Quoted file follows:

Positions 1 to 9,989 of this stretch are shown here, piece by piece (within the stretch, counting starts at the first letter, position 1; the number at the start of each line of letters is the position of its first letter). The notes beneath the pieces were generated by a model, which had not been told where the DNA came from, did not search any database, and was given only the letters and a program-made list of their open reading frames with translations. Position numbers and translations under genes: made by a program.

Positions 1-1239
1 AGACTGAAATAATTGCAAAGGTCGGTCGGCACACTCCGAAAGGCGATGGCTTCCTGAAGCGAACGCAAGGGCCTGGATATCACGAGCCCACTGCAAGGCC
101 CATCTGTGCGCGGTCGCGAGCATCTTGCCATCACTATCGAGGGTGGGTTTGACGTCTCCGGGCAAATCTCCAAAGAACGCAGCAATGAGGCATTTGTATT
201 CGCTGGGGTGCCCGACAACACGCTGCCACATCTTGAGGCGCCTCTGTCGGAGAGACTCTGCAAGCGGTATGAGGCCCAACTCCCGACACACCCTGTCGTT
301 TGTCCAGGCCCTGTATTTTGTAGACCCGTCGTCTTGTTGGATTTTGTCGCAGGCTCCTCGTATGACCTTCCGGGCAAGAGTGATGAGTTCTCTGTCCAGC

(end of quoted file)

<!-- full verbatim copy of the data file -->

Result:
Positions 1 to 9,989 of this stretch are shown here, piece by piece (within the stretch, counting starts at the first letter, position 1; the number at the start of each line of letters is the position of its first letter). The notes beneath the pieces were generated by a model, which had not been told where the DNA came from, did not search any database, and was given only the letters and a program-made list of their open reading frames with translations. Position numbers and translations under genes: made by a program.

Positions 1-1239
1 AGACTGAAATAATTGCAAAGGTCGGTCGGCACACTCCGAAAGGCGATGGCTTCCTGAAGCGAACGCAAGGGCCTGGATATCACGAGCCCACTGCAAGGCC
101 CATCTGTGCGCGGTCGCGAGCATCTTGCCATCACTATCGAGGGTGGGTTTGACGTCTCCGGGCAAATCTCCAAAGAACGCAGCAATGAGGCATTTGTATT
201 CGCTGGGGTGCCCGACAACACGCTGCCACATCTTGAGGCGCCTCTGTCGGAGAGACTCTGCAAGCGGTATGAGGCCCAACTCCCGACACACCCTGTCGTT
301 TGTCCAGGCCCTGTATTTTGTAGACCCGTCGTCTTGTTGGATTTTGTCGCAGGCTCCTCGTATGACCTTCCGGGCAAGAGTGATGAGTTCTCTGTCCAGC